Neville glanced back as he left the castle. Harry had finally gotten his beloved Firebolt back. What should have made Harry very happy had for some reason made him quite angry. Neville had wasted no time in leaving. He sighed as he set out for Hagrid’s, knowing he would try to cheer Harry later, but now he had business of his own to deal with.
Professor Sprout had asked Neville to stop by Hagrid’s before going home. Knowing things would probably not be pleasant at home when he got there, he thought this special project would be a welcome distraction. Neville was sure his grandmother was more likely to approve of his work with plants this summer than she would of him practicing the DADA skills that he had worked so diligently to improve this year.
As he raised his hand to shield his eyes from the sun, Neville was nearly knocked to the ground by a small dog that looked like a Jack Russell terrier. The dog turned to look at him, made sure he was all right, and then continued his run toward Hagrid’s house.
He watched the dog’s progress. As Hagrid stepped out, the dog launched itself at him. While Hagrid didn’t seem too surprised, Fang, who had been following Hagrid, whimpered in fear and retreated to his hiding place under the enormous bed.
“Sorry I can’t greet you proper, Neville, but this little fella’s got a mind to make friends,” Hagrid said.
Neville smiled. “Does he belong to someone, do you think?”
“Well, ya can’t have a crup like this’un if you don’t have a license for him,” he said, reading the dog’s collar tag. “Says here his name is Houdini. It says his master will be after him if I will be kind enough to watch him fer a bit.”
Hagrid set Houdini inside the house, near Fang’s food and water. “Help yerself, little fella, Fang’ll keep ya company while Neville and I go into the forest.”
Houdini barked as if he understood, then promptly routed Fang from his hiding place, ready to play. Hagrid laughed as he shut the door. Fang didn’t seem pleased by his new playmate.
Neville shuddered as they walked into the forest. He’d been here under much more dangerous circumstances, but couldn’t help being nervous now that he had the time to think about what he was doing.
“Doesn’t the Professor have any of the plants we’re looking for in the greenhouses?” Neville asked.
“Not what we’re after. Something’s growing on the plants and we don’t know what it is. We need to get rid of it before it kills everything.”
Neville looked around. He was shocked to see so many plants turning brown and dying. What appeared to be mold covered many of the smaller plants and was beginning to grow on the massive trees that populated the forest.
It looked like it was spreading rapidly. He certainly didn’t remember it being there before.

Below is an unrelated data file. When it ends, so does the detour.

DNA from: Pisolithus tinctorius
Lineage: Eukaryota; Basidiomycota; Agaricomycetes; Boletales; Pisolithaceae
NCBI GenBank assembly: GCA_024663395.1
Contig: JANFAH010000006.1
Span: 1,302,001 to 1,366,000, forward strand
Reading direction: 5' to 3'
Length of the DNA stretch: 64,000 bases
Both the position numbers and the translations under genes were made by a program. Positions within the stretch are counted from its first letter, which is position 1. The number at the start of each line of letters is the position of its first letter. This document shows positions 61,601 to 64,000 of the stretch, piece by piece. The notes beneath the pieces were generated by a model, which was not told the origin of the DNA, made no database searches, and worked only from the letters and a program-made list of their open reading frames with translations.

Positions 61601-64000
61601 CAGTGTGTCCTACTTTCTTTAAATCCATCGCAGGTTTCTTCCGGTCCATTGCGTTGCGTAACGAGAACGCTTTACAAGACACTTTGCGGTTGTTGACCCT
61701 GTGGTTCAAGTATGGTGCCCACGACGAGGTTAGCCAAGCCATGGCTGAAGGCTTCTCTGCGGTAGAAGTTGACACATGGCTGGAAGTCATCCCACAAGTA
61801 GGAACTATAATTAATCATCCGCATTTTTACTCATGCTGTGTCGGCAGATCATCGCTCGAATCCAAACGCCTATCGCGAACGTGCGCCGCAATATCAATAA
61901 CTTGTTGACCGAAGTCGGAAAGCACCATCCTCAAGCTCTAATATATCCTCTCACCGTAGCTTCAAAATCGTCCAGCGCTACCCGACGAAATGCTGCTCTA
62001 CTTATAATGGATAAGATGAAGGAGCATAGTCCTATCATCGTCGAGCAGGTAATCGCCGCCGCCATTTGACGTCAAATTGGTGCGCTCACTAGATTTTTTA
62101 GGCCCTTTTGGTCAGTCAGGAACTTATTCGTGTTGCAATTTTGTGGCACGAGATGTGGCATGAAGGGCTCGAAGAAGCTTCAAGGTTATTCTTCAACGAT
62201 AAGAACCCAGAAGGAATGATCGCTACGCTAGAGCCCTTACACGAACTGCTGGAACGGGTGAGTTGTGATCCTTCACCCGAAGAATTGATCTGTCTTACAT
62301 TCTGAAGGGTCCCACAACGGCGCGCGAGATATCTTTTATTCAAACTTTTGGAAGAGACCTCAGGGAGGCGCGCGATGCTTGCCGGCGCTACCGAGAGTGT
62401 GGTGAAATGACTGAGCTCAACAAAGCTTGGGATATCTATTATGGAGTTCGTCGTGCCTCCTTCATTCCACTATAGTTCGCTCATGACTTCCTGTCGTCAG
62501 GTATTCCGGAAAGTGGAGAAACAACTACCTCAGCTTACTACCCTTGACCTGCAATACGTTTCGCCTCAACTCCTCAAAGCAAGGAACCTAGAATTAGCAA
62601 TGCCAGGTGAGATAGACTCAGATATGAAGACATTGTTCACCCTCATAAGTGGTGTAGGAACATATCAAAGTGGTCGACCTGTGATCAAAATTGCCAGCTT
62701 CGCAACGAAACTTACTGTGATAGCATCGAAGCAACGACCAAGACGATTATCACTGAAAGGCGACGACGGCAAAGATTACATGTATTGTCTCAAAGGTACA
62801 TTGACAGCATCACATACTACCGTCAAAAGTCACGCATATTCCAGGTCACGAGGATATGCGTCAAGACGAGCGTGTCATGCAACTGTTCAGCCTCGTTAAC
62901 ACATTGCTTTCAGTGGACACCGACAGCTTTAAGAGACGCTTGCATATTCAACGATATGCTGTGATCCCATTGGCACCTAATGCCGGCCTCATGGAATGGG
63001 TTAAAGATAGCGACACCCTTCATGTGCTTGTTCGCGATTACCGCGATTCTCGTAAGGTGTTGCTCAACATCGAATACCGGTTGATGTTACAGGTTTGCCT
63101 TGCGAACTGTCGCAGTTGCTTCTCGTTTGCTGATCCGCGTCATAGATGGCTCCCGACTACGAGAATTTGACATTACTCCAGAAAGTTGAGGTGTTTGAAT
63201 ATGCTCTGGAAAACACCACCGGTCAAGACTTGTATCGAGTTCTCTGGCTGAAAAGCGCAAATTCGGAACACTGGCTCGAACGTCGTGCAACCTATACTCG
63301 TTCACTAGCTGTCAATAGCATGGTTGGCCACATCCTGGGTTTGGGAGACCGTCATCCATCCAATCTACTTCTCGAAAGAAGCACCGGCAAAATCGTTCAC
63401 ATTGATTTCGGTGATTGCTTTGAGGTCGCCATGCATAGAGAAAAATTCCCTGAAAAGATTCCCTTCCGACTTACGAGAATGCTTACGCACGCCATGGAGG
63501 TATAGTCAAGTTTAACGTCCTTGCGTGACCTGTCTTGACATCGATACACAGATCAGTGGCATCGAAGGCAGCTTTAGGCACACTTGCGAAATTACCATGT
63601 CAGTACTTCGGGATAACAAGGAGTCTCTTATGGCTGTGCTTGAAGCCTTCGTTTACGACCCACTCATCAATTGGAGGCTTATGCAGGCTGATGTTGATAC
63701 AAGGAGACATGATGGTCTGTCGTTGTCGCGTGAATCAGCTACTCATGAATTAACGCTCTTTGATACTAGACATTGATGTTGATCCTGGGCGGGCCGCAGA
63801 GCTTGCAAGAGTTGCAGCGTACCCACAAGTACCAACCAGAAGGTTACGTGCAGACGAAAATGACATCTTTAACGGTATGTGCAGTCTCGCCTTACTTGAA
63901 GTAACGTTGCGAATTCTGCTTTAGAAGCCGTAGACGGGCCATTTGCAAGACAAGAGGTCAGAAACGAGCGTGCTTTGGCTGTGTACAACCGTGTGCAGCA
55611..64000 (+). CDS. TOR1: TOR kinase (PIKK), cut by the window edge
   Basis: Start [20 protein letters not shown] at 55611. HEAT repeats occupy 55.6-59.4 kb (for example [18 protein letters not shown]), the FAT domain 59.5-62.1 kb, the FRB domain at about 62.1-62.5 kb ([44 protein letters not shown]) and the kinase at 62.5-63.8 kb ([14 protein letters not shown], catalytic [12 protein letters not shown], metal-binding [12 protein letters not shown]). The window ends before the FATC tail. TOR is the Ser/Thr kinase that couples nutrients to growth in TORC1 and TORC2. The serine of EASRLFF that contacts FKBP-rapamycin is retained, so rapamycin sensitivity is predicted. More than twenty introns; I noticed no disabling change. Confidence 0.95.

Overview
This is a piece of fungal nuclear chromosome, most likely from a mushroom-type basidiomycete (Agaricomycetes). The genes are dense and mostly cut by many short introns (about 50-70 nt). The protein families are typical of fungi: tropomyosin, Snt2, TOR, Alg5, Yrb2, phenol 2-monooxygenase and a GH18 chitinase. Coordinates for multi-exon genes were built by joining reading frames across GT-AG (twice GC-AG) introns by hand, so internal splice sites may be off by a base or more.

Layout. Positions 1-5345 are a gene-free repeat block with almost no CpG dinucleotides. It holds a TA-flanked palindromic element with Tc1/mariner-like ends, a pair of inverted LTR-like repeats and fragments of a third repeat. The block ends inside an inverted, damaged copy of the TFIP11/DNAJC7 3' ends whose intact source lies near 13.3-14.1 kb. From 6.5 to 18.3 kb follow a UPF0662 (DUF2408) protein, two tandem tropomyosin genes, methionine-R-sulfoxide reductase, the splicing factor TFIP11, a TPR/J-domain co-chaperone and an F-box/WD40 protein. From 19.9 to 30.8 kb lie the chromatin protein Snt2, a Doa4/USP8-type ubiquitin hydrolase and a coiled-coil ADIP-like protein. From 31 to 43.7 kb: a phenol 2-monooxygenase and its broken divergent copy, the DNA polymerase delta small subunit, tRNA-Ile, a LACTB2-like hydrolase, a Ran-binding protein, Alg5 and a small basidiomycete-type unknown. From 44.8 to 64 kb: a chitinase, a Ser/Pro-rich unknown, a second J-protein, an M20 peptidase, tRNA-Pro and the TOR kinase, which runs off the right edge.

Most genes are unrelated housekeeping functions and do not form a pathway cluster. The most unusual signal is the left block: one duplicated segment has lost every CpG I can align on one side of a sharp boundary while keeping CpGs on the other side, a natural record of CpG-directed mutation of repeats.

“It’s been here a while now,” Hagrid said, ashamed. “I’m s’posed to be groundskeeper and I never even noticed it till Professor Sprout showed it to me. This is all my fault.”
Neville shook his head in disbelief. “How much time do we have, do you think?”
“Professor Sprout thinks that this could all be dead or dying if we don’t get it stopped in the next year or so. Professor Dumbledore said havin you help out would be a good idea. Said we couldn’t find none better.”
Such praise from Dumbledore would normally have thrilled Neville. Now it only filled him with a sick, cold feeling. “I don’t know if I’m the right one to be doing this. What if I mess it up? I’ve been working on my DADA homework all year and I’m probably too rusty to do any good.”
“I know what you bin doing all year. Standing up to the Death Eaters like you done shows what you can do when you got to. You can do it.”
“I don’t know, Hagrid,” Neville said sadly. “I just don’t think…”
“Neville, can you think of what this place’ll look like if it all dies? It won’t be just the plants that’ll be gone,” Hagrid said.
“What do you mean?“ Neville asked, confused.
“Well, where do you think all the creatures that live here will go? They can’t live out in the open, and I don’t think they’d fancy livin in a castle,“ he said sadly.
Neville opened his mouth to speak, but couldn’t think of one thing to say. Just then, the lowest, most mournful sound he had ever heard filled the silence. The two of them looked upward, to where the sound had come from. Neville’s eyes widened.
“What was that?” he asked.
“That is something’ that I bin aimin’ to teach about in class. It’s an Augurey, what they call an Irish Phoenix sometimes. Don’t see too many of ‘em around cause I think they know people’s afraid of em.”
“I never even heard of one before,” Neville said. “It sounds like it’s already dying.”
“Could be, I guess. That’s the sound they make when there’s rain comin. Most of the time that’d be good news, but it makes the fungus grow even faster,” Hagrid said.
Neville looked around him, surveying the damage. From the smallest herb to the largest, most ancient tree, everything was affected. Then, a thought struck him.
“Hagrid, what happens to the animals when they eat this stuff?” Neville asked.
“Right now, they don’t. Hard telling what’ll happen when they do. ‘Spect they’ll die even faster.”
Neville suddenly knew that he had to help. “I guess we’d better get to work gathering samples, then,” Neville said. He drew small containers from his carrier bag to put the samples in, and set to work.
“I think it would be a good idea to take some water as well, to see how it affects the water supply,” Neville said as he bent over a small stream. Even this had not escaped contamination, he noticed, as he saw many dead leaves and insects floating in the water, spreading infection wherever the water flowed.
If they couldn’t stop this now, there might not be a world to save from Voldemort. He stood, determined and told Hagrid they had enough to start with. Hagrid smiled and followed his lead out of the forest. Saving lives was hard work and couldn’t wait.